Meanwhile, Simon Clarke, chief secretary to the Treasury, said he is ‘cautious’ but ‘certainly not concerned’ about the UK’s ability to manage the outbreak.
Mr Clarke said: ‘We are certainly not in a position where I would in anyway worry the public that this is some repeat of Covid, because it certainly does not appear to be anywhere near the same platform of seriousness.’
It comes as authorities in Scotland are desperately trying to trace anyone who may have been infected by the first ever case logged north of the border. No details about the patient were released.
The strategy, called ring vaccination, involves jabbing and monitoring anyone around an infected person to form a buffer of immune people to limit the disease’s spread.
The UK’s current monkeypox vaccination approach relies on Imvanex, made by Denmark-based Bavarian Nordic. Data shows it prevents around 85 per cent of cases, and has been used ‘off-label’ in the UK since 2018.
The jab, thought to cost around £20 per dose, contains a modified vaccinia virus, which is similar to smallpox and monkeypox but does not cause disease in people. As part of its strategy, sources claim the UK has already ordered an extra 20,000.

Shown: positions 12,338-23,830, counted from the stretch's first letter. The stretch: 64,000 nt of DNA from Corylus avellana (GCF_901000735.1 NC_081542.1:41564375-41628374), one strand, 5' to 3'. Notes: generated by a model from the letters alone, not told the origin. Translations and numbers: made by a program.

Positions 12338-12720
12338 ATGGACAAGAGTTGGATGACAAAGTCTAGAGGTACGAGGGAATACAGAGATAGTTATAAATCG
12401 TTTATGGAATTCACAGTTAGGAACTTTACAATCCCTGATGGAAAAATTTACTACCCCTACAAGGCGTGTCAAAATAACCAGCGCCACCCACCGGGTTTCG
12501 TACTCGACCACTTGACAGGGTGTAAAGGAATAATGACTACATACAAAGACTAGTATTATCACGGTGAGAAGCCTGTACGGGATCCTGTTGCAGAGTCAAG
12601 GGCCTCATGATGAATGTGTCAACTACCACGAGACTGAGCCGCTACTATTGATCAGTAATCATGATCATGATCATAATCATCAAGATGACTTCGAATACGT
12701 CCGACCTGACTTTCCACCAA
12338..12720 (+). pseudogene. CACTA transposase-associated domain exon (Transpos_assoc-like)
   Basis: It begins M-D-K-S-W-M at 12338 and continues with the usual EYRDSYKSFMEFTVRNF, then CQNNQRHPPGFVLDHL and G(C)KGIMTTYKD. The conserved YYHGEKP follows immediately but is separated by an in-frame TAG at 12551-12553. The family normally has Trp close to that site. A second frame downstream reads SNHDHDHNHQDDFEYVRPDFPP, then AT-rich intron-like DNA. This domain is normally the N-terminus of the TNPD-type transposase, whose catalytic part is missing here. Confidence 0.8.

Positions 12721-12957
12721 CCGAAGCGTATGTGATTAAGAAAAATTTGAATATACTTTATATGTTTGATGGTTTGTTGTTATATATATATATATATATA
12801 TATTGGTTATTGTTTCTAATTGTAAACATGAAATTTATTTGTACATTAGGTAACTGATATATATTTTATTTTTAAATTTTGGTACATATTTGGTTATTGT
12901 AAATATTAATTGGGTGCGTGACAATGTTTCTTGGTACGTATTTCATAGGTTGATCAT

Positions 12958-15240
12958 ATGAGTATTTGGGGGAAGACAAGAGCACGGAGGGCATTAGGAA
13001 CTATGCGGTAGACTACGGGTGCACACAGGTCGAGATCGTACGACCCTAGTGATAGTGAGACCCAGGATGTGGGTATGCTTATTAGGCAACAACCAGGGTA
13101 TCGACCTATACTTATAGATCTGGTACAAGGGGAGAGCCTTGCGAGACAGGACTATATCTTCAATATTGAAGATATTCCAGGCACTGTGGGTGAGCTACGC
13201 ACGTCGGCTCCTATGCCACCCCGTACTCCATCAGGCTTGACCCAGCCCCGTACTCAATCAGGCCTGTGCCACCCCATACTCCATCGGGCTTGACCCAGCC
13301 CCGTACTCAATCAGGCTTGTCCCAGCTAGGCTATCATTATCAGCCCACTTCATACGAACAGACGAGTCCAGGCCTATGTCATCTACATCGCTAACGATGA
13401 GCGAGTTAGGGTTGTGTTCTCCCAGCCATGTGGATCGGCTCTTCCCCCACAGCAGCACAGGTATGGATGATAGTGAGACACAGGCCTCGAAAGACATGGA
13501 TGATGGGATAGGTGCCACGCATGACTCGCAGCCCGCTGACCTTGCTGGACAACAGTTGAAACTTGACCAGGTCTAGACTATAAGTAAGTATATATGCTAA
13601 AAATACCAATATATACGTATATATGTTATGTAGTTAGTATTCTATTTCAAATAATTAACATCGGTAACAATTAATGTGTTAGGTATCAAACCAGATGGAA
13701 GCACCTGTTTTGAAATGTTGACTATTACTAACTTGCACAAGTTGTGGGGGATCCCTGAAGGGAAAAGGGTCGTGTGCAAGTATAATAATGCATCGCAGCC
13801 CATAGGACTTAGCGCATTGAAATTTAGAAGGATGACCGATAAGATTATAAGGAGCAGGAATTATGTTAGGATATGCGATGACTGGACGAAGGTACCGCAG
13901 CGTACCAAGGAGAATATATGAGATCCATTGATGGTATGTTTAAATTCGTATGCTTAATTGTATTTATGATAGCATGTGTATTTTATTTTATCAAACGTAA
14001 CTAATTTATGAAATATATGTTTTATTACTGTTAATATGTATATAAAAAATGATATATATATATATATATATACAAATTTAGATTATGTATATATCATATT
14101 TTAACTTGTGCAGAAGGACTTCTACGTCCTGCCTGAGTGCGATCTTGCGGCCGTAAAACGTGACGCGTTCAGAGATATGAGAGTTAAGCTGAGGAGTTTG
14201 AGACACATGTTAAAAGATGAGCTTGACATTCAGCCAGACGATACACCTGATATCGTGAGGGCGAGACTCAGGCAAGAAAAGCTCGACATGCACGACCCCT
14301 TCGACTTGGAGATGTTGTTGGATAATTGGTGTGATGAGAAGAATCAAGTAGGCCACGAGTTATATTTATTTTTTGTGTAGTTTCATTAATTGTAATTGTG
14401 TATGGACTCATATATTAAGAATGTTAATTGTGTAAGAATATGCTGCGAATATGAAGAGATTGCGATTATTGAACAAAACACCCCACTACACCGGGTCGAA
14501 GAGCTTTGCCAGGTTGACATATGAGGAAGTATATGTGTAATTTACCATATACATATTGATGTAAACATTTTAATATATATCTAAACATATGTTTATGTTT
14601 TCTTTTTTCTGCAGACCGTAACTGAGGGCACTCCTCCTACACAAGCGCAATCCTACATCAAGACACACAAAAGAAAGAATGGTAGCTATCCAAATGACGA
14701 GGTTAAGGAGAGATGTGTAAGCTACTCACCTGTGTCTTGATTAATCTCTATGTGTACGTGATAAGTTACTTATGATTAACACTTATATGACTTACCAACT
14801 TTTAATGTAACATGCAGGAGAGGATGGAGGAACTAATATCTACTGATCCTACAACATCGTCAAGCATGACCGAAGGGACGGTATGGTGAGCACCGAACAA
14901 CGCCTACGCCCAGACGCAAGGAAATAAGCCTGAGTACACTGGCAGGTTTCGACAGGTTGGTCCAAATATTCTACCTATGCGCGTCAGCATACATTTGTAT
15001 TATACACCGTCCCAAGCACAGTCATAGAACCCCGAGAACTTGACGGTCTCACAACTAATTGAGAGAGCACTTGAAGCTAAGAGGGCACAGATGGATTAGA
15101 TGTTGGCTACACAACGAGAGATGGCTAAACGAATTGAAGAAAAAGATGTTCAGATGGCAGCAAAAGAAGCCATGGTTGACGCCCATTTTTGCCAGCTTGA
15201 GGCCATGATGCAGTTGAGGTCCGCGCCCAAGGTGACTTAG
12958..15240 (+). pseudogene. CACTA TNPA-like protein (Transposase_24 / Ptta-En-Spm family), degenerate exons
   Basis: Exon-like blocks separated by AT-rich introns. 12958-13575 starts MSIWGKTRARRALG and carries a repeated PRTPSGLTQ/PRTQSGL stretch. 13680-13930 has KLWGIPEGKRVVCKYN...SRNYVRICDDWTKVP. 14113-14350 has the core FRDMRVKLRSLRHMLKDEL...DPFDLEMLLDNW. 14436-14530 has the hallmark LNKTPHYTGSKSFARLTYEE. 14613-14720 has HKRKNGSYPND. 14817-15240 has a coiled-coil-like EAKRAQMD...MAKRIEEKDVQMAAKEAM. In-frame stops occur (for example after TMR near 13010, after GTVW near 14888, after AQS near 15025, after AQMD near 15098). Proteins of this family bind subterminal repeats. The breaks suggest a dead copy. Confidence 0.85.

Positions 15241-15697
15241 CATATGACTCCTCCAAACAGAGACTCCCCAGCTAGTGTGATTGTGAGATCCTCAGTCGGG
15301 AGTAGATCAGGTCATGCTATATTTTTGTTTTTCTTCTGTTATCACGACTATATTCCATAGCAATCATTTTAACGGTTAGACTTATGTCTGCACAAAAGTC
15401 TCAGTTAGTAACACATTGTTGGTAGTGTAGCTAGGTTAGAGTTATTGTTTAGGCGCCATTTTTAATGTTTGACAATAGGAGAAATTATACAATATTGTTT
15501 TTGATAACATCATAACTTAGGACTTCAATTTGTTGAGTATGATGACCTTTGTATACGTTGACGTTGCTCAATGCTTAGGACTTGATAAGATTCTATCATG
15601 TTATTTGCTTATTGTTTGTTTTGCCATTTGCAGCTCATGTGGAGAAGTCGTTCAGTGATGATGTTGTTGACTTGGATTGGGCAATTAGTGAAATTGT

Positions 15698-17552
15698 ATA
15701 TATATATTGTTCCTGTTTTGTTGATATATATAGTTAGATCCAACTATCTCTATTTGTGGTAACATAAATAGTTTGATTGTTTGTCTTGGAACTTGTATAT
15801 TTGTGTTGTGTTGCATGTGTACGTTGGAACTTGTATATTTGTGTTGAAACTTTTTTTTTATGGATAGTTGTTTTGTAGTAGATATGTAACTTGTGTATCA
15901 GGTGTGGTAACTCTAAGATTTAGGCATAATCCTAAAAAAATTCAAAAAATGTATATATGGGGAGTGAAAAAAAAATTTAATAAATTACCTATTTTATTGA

UKHSA bosses have not yet disclosed exactly how many close contacts have already been vaccinated.
And the US is already stockpiling the jabs for future, ordering 13million for a reported $299million (£240million).
Bavarian Nordic told MailOnline that it is experiencing an ‘overwhelming interest’ in its vaccine from ‘multiple countries’.
But the ECDC officials said rolling out the jab to men who have sex with men – the community most cases have been detected among – ‘cannot be considered at this point’ due to the limited supply of vaccines and the risk/benefit ratio.
Denmark today became the latest nation to announce that it was probing a suspected case, in an adult male who had returned from a trip to Spain.
‘Health authorities do not expect widespread infection in Denmark, but we are following the situation closely to be prepared for a possible development in the infection situation,’ Health Minister Magnus Heunicke said in a statement.